North Dakota move toward flat-tax draws national attention
Even though it’s still a work in progress, the push by North Dakota lawmakers to cap and ultimately phase out the state income tax has already attracted the attention of pundits and politicians across the country. North Dakota state senators have under consideration three bills passed by the House that would establish a flat tax of 1.5 percent or 1.99 percent, plus a measure to end the income tax altogether a few years down the road.
Americans for Tax Reform threw its support behind the legislation by testifying at legislative hearings on the bills.
The headline bill for North Dakota taxpayers is House Bill 1158, which would install a flat income tax rate of 1.5%, and set a relatively high income threshold before someone owes income tax at all. The bill, sponsored by Rep. Craig Headland, has broad support, including from Governor Burgum and Americans for Tax Reform.
This legislation would give North Dakota the lowest flat tax rate in the nation.
Not surprisingly, ATR enthusiastically endorses the effort to make the state the second Dakota to eliminate the state income tax altogether.
Not content with that potential distinction, the House also approved House Bill 1425, which would allow for the income tax to be gradually eliminated as the state collects excess revenues from taxpayers.
This approach, often referred to as “revenue triggers,” puts taxpayers first. Rather than the state taking in too much money and then spending that money to grow government, the tax burden is permanently reduced.
North Dakota’s momentum for tax-cutting has also gotten a boost from the Wall Street Journal in an editorial aptly titled “A Flat Tax in Fargo? You Betcha.” The column highlighted North Dakota GOP Gov. Doug Burgum’s efforts to make the state more competitive.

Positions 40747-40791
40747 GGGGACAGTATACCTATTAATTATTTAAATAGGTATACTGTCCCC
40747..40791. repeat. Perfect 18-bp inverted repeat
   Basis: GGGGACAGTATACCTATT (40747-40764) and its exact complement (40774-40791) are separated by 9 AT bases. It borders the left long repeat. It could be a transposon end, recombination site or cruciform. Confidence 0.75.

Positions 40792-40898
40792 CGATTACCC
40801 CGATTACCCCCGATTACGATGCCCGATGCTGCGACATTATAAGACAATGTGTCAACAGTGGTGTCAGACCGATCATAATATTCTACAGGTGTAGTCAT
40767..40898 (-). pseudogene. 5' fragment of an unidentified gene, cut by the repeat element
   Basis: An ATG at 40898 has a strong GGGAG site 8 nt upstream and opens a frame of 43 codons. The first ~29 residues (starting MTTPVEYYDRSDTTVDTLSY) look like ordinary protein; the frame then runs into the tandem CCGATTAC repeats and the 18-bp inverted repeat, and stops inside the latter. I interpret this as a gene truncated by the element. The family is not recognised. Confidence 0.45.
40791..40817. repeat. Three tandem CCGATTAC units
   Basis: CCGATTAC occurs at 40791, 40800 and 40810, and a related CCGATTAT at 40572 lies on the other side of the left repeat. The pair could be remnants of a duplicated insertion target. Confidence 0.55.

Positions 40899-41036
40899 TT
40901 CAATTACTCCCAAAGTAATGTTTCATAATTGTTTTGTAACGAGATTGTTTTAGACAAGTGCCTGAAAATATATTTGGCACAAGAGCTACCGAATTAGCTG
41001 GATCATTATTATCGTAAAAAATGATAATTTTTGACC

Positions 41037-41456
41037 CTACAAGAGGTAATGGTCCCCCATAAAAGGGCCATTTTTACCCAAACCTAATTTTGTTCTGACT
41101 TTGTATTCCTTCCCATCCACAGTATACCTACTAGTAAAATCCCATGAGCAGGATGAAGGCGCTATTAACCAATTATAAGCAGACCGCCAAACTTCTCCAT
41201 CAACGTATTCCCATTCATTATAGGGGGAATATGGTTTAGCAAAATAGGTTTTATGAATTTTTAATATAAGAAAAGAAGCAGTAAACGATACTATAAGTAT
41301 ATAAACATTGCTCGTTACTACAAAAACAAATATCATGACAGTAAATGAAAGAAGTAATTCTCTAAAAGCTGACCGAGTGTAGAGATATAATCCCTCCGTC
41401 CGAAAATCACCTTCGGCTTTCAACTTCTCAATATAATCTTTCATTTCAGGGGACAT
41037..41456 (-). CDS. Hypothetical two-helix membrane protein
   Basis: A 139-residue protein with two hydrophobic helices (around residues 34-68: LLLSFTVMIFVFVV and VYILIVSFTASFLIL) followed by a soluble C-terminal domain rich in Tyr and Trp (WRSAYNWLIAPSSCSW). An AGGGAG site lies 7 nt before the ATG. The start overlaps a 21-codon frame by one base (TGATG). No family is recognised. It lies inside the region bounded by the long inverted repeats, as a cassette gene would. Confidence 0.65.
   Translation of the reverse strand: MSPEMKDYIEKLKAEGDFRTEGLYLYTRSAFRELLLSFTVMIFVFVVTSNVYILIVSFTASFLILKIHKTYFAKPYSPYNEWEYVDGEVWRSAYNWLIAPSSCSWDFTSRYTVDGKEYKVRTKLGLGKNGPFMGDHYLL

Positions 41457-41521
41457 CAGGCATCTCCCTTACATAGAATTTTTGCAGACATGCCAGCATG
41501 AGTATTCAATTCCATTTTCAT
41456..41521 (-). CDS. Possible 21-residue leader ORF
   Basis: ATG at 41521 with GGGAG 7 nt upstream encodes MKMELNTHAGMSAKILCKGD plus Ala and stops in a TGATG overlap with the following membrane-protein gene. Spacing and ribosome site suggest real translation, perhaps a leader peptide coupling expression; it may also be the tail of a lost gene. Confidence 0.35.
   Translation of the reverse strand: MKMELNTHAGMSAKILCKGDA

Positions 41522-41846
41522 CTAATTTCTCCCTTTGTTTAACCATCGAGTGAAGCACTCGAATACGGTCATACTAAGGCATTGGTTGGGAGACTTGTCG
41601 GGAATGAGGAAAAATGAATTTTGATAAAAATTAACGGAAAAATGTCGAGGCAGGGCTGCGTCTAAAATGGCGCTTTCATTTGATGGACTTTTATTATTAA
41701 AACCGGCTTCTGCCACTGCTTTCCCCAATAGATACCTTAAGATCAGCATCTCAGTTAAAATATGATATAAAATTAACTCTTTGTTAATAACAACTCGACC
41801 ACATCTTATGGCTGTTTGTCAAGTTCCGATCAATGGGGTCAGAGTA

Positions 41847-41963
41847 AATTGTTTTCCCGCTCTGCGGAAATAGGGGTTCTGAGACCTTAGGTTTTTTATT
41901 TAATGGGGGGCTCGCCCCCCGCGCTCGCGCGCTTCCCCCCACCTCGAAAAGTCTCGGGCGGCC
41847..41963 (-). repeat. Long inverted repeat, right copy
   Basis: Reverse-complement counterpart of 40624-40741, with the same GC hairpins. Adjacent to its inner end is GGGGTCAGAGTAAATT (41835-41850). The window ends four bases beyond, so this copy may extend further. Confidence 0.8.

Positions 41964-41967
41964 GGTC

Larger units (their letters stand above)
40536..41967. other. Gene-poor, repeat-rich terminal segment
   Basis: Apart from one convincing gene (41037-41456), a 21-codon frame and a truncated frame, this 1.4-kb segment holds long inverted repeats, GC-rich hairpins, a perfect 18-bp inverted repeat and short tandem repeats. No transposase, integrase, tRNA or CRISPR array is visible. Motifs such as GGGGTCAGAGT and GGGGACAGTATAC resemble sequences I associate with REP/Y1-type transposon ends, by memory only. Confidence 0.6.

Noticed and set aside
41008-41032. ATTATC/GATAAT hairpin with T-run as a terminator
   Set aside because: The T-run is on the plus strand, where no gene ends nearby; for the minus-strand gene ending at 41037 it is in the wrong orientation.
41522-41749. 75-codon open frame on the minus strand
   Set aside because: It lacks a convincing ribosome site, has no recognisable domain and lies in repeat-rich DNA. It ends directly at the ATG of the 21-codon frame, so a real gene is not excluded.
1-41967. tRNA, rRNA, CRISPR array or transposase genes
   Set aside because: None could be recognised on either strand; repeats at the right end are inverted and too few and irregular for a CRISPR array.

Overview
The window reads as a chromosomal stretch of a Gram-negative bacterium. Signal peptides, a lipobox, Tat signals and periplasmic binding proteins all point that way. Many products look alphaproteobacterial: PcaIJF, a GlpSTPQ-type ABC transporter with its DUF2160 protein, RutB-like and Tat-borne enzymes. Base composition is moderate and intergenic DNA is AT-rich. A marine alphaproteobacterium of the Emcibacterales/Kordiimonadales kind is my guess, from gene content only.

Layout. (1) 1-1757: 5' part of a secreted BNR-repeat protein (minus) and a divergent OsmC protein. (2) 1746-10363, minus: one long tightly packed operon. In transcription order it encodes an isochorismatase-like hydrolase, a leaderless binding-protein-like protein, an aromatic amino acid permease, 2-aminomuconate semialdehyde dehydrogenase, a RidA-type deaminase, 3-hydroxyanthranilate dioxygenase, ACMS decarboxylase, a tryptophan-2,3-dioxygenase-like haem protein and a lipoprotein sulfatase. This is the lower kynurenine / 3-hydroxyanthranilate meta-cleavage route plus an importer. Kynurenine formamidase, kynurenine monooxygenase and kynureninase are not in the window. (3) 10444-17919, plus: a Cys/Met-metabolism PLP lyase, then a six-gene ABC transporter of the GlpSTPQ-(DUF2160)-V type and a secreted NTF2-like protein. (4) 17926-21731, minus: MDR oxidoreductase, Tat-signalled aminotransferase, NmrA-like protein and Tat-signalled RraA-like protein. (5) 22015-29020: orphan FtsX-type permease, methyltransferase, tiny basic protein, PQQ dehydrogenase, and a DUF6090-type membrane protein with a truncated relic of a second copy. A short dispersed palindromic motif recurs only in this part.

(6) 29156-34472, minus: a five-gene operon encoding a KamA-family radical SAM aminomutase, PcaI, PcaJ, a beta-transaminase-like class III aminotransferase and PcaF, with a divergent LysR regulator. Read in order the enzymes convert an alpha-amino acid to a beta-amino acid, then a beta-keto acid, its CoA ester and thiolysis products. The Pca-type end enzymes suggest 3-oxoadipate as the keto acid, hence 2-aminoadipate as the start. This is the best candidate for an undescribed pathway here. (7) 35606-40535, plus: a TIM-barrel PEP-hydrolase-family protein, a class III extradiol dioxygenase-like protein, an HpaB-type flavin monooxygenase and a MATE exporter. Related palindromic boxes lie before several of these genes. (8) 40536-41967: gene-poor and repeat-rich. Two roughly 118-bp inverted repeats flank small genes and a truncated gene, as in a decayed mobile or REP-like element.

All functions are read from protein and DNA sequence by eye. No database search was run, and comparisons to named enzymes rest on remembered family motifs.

The bill “would put us on a path toward eventually zeroing out our individual income tax,” Mr. Burgum told the House finance committee in January. “We compete for energy workers. Alaska, Texas and Wyoming are three of those eight states that already have zero income tax, and of course our neighbor right next to us in South Dakota.” This is a good way to think about it, which shows Mr. Burgum’s background as a businessman and entrepreneur.
The paper took a back-handed swipe at the sky-high tax rates in “big-city Minnesota” in the process, while giving North Dakota kudos for returning the state’s surplus to taxpayers, rather than spending it on bigger government.
Credit Mr. Burgum and the state House for pushing to get North Dakota on a path to zero, and with any luck the Senate will agree by acclamation. The state could afford to go faster. The Governor told the House that the state’s finances are in “perhaps the very best shape in our 123-year history.” Revenues to the general fund are running 23% ahead of forecast. The Legacy Fund, a pot of money filled by a share of oil taxes, has surpassed $8 billion.
The taxpayer-friendly reforms are expected to make North Dakota even more attractive for business, especially companies considering relocation from high-tax states like Minnesota.